until you recognize
there is no way
– no way at all –
to do it
except to take
your friend by the hand,
returning to Juarez,
and go to the woman,
the laughing woman,
Notes: Poem Source – 3quarksdaily.com. Photo: George Marks
A kite flying above the Illinois prairie invites the viewer to hear the Sound of Silence.
Steve Shoemaker, the 6’8″ kite-flying poet whose poetry blessed Views from the Edge readers, shared this photo from the Shoemaker prairie home near Urbana, Illinois in 2014.
Steve didn’t live to see the changing of the guard one year ago today. On the anniversary of the 2017 inauguration, pancreatic cancer has silenced Steve’s Views from the Edge posts, but his poetry and “Visual Poetry,” as he called this photograph, still speak clearly. Like the kite in the photograph and the photo of Steve towering over President Bill Clinton, Steve still invites us to “go fly a kite” for a better time. RIP.
- Gordon C. Stewart, Chaska, MN, January 20, 2018.
Sometimes I feel like a speck in the sand. My insignificance to the shifting sands of time once led me to despair. But the shifting sands of later years have turned the sense of smallness into awe and gratitude. Joshi Daniel’s photo “A Speck in the Sand” inspires a joyful meditation.
Joshi and I met at The College of Wooster. My recollection is that Joshi cleverly disguised himself as an empty pew while I was in the pulpit in McGaw Chapel. Just two specks in the sand temporarily shifted to India and Minnesota.
— Gordon C. Stewart, Chaska, MN, January 16, 2018
“Darkness cannot drive out darkness: Only light can do that. Hate cannot drive out hate: Only love can do that.” — Martin Luther King, Jr.
The photo of the Haitian immigrant’s son graduating at West Point is worth a thousand words, but the words place the tears in context on Martin Luther King Day. “Only love can do that.”
As 2nd Lt. Alix Schoelcher Idrache stood at attention during the commencement ceremony at West Point, N.Y., he was overcome with emotion. Tears rolled down both cheeks, but his gloved left hand held firm on his white, gold and black “cover,” the dress headgear that Army cadets wear.
He worked his way through one of the nation’s most prestigious military schools after immigrating to the United States from Haiti, earning his citizenship and serving for two years as an enlisted soldier.
“I am humbled and shocked at the same time. Thank you for giving me a shot at the American Dream and may God bless America, the greatest country on earth.”
“I am from Haiti and never did I imagine that such honor would be one day bestowed on me.
“Knowing that one day I will be a pilot is humbling beyond words,” Idrache wrote. “I could not help but…
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This piece opened my day. Maybe it will open yours — and your sense of joy — also. Its sensibility is akin to watching the Manatees in “Stillness at Blue Spring” (Be Still! Departure from Collective Madness, p. 3-4). Thanks to Kay and her friend Mary for bringing it to my attention. It’s pure joy!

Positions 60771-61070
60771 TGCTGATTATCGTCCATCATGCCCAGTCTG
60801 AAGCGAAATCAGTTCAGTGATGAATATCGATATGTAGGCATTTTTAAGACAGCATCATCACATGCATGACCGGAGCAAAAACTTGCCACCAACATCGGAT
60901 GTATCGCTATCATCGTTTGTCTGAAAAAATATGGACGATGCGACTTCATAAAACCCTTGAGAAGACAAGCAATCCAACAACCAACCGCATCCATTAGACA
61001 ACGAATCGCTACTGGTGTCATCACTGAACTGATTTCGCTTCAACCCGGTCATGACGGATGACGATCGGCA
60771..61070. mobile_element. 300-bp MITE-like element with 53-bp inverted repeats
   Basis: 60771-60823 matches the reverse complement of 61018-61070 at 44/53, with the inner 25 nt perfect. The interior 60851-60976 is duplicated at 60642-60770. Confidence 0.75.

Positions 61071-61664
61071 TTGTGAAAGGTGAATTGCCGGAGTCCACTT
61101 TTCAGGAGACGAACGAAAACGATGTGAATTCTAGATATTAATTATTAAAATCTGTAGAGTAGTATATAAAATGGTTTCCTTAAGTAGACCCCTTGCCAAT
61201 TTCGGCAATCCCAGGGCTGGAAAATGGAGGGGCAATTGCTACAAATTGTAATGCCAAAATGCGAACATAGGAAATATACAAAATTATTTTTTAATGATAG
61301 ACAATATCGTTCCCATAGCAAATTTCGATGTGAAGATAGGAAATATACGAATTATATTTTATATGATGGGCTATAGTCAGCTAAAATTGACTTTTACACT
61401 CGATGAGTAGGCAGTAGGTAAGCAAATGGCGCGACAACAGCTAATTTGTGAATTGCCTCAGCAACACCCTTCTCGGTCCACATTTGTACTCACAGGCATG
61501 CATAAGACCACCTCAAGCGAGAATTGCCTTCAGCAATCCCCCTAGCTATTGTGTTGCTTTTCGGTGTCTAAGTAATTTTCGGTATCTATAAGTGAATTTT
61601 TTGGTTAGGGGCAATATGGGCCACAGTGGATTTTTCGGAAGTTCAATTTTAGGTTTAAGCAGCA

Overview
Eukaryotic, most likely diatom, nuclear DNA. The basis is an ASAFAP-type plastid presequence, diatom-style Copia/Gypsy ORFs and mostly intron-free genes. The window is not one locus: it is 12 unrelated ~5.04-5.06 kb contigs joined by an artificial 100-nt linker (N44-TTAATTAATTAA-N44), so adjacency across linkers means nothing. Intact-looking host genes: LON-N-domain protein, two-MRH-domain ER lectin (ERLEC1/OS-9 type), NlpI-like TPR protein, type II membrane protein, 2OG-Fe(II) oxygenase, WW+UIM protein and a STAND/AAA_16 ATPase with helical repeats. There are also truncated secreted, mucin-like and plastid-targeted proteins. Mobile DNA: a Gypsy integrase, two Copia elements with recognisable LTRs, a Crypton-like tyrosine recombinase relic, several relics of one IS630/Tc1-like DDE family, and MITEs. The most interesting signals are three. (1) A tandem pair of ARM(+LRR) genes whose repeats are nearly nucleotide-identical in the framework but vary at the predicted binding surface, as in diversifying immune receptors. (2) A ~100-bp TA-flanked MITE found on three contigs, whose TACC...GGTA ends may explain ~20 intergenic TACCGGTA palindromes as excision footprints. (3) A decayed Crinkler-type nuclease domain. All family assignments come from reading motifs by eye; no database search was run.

A few years ago in a forest in northeast India, I heard and then began to feel, in my chest, a deep rhythmic whooshing. It sounded meteorological, but it was the wingbeats of a pair of great hornbills flying in to land in a fruiting tree. They had massive yellow bills and hefty white thighs; they looked like a cross between a toucan and a giant panda. As they clambered around in the tree, placidly eating fruit, I found myself crying out with the rarest of all emotions: pure joy. It had nothing to do with what I wanted or what I possessed. It was the sheer gorgeous fact of the great hornbill, which couldn’t have cared less about me.
The radical otherness of birds is integral to their beauty and their value. They are always among us but never of us. They’re the other world-dominating animals that evolution has…
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An email from Joshi Daniel Photography arrived today, the first anniversary of the publication of 40,000 words. Searching back into the site’s archives, Joshi’s self-portrait “Living on the Edge” seemed to capture the sense of the 40,000 words of Be Still! in one photograph. Joshi and I share a heritage. We are both preacher’s kids who met at The College of Wooster where Joshi was a student. Joshi perched himself on the rock at arms length from my perch on the pulpit of McCaw Chapel. All these years later, Joshi’s still living on the edge with photographs worth a thousand words.
Thom Hickey’s The Immortal Jukebox is like no other jukebox. Tune out the noise and turn up the volume. Enjoy this gift for the season from a blogger in Surrey, England. Click the link at the bottom for all the music of this lovely post.
And breathe! To initiate the contemplative mood I turn to the contemporary Estonian Composer, Arvo Part with his luminous, liminal setting of Mary’s eternal prayer, ‘The Magnificat’. Part has been labelled a Minimalist and a retro Medievalist. I prefer to think of him as having the gift to make time past, time present and time […]